I often see folks mention that they normally allow the parent with the highest AGI to claim the child. Maybe this is the best and maybe not. You have to check both ways. Because of the EIC it is often more beneficial to allow the parent with a lesser AGI to claim the child. You will or may also have to keep the State return in mind. Some states also allow an EIC including my state MN. So that is also a major factor.

BarbJN ... to repeat, except in the case of divorced or separated parents you cannot under any circumstances split any of the tax benefits allowed for a qualifying child. So don't even think about it.

Ddoshan (talk|edits) said:

20 February 2011
To add: If there are two children then joy to the world and each could claim one of the children if best.

Tax Writer (talk|edits) said:

20 February 2011
BarbJN ... to repeat, except in the case of divorced or separated parents you cannot under any circumstances split any of the tax benefits allowed for a qualifying child.

These parents were separated. The mother was the custodial. Please see my final comment. I understand the rules regarding dependency exemptions, and I stand by my advice.

Fsteincpa (talk|edits) said:

20 February 2011
I don't see where they were ever married, but I was skimming thru. I agree 100% with Ddoshan. Tie-breaking rules only apply when there is a disagreement. If parents are in agreement and living together, they can split the kids any which way they choose.

Fsteincpa (talk|edits) said:

20 February 2011
Tax writer, are you trying to state that two people who never married, had a child and now live apart do not have the right to choose who claims the child tax credit and dependency exemption?

BarbJN (talk|edits) said:

22 February 2011
DDoshan: there's only one child. If I read your post correctly, you would file the returns giving one parent all of the associated tax benefits, and none to the other parent. Since they agree to file whichever way produces the greatest combined refund, that would be single status for both, mom gets dep exempt, child tax credit and EIC (they didn't pay for child care, so there is no child care credit). Correct?

Fsteincpa: they were never married, lived apart Jan thru April, mom and child moved out of dad's house early in 2009, and moved back to dad's house 5/1/10. Taking the living arrangements into consideration, dad qualifies for HOH and mom qualifies as custodial parent. They were living together on the last day of the year and more than 6 months. However, I believe rules in Pub 596 do not allow tax benefits to be split.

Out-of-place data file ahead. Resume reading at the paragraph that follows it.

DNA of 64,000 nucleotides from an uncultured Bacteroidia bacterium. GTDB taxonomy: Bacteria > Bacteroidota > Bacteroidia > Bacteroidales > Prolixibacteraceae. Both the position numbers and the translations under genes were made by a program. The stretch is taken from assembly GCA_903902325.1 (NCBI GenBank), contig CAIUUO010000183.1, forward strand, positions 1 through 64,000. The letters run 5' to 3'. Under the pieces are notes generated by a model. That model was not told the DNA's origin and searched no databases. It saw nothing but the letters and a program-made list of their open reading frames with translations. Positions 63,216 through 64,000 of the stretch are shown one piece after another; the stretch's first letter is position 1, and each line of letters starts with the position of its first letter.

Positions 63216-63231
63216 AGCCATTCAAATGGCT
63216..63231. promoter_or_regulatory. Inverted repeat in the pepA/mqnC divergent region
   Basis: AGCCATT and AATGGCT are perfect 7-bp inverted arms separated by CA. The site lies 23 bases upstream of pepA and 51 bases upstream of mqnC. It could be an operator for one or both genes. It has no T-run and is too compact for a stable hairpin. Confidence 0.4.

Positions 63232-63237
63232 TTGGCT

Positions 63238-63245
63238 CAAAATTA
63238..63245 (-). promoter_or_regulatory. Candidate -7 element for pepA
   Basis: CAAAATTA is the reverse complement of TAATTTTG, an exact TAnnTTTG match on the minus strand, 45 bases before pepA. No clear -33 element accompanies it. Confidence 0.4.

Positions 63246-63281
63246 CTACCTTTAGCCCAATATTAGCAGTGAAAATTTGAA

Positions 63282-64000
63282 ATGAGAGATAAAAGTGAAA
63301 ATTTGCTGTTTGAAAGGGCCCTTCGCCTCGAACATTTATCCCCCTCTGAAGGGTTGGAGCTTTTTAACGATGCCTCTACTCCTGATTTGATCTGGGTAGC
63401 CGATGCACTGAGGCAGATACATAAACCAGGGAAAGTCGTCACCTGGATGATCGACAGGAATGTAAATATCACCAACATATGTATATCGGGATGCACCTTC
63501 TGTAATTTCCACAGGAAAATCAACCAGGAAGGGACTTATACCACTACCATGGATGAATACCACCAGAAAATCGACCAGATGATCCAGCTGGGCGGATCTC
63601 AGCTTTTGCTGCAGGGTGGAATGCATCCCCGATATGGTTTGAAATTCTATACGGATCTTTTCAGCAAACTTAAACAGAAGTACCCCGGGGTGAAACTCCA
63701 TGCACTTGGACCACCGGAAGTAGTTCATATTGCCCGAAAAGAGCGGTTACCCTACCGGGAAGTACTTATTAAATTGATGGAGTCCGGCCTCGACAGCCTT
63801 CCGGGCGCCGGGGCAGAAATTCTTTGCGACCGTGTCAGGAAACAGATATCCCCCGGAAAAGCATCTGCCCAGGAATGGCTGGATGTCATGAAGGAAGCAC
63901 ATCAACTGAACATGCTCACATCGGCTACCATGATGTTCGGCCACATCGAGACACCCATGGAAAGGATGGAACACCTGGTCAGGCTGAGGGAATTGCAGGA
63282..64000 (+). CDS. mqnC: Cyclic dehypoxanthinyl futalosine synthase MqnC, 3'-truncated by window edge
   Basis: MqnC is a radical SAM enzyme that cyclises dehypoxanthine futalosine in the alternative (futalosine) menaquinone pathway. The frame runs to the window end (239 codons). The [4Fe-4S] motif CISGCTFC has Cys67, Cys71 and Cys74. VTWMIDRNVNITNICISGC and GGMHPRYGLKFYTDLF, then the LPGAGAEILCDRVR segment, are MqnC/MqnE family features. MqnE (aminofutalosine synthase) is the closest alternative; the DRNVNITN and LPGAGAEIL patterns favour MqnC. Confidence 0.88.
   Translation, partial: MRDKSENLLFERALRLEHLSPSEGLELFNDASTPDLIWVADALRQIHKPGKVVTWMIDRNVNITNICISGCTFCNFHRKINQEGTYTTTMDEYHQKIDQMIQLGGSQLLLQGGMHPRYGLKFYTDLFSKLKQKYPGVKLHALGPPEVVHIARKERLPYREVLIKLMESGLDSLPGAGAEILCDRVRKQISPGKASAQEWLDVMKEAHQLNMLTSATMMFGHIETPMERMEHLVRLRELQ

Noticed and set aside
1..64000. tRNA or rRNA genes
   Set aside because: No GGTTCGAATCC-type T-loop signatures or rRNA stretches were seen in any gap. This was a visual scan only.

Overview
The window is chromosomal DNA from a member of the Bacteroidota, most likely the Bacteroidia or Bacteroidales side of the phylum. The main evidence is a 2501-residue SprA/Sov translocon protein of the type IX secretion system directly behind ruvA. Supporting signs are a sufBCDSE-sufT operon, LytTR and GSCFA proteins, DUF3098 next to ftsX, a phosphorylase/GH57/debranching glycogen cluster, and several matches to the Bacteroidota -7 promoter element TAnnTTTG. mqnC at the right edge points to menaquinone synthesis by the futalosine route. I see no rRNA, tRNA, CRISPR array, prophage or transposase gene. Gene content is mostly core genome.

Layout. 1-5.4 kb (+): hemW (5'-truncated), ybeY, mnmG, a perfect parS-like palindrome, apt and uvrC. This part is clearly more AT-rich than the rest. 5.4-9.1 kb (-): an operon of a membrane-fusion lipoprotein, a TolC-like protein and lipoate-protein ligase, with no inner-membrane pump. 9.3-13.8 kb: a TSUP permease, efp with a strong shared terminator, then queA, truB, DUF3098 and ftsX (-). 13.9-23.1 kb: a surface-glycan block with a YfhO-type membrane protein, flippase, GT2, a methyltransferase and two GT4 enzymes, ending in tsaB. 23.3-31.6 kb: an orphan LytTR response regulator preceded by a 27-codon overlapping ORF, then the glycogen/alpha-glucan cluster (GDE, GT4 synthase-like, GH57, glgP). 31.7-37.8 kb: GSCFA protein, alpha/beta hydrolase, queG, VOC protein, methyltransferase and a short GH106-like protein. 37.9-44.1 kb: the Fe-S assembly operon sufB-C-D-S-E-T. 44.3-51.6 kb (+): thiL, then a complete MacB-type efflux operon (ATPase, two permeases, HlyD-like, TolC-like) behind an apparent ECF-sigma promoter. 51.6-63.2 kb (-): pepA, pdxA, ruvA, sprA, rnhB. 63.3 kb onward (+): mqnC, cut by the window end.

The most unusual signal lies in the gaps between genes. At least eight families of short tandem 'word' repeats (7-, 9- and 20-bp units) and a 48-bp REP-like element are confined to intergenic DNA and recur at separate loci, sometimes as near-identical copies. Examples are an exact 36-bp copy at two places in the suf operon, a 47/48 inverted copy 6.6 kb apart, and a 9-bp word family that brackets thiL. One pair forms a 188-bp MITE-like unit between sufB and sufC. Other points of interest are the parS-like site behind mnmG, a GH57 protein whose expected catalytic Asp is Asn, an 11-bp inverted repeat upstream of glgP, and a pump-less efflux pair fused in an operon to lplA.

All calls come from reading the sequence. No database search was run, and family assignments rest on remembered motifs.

More facts:

  1. -Highest refund (US plus state) would be if dad claims HOH, dep exempt & child tax credit ($4400) and mom claims EIC ($3400) - I believe the returns cannot be filed this way (having you cake and eating it, too).
  2. -Next best refund would be if dad files HOH and no other QC benefits ($2800) and mom files single and claims dep exempt, child tax credit, & EIC ($4100). I'm not sure about this one.
  3. -Next best refund is if dad files single and no QC benefits ($2300), and mom files single and claims dep exempt, child tax credit, & EIC ($4100). Mom cannot file HOH because dad qualifies for this.
  4. -Least refund would be if dad claims all QC tax benefits ($4400) and mom claims none ($1000).

TaxWriter: I checked my return examples one more time: I had originally thought that dad would only lose $10 filing single instead of HOH, but now find its $300. And yes, they were separated the first part of the year, but lived together more than six months and on 12/31/10.

I sent the facts to KSM, our IRS senior stakeholder liaison, with this last comment: "I'm thinking Pub 596 applies to my clients, because it says when two UNMARRIED PARENTS OF ONE CHILD LIVE TOGETHER more than half the year, one of them can claim ALL tax benefits (HOH, dependent, child tax credit, EIC, etc) and the other parent CANNOT CLAIM ANY, and that, if the parents agree, they can choose which parent gets them all. Also, that the instructions I quoted from Pub 501 (where 3 different people each got a different benefit) only applies when the PARENTS LIVE APART more than the last 6 months of the year. In effect, this treats unmarried parents living together the same as married parents living together. I will use this conclusion when filing the return, unless you let me know I should do more research." And her reply was that "This is correct."

I also sent the question to one more source, from whom I have not yet heard.

As of now, I'm planning on filing as in #3 (above), unless someone has more to post for consideration.

Thank you all for your opinions, help, and comments.

Only one week til March 1, and I haven't had time to count the days til 4/18.  :-))

Ddoshan (talk|edits) said:

22 February 2011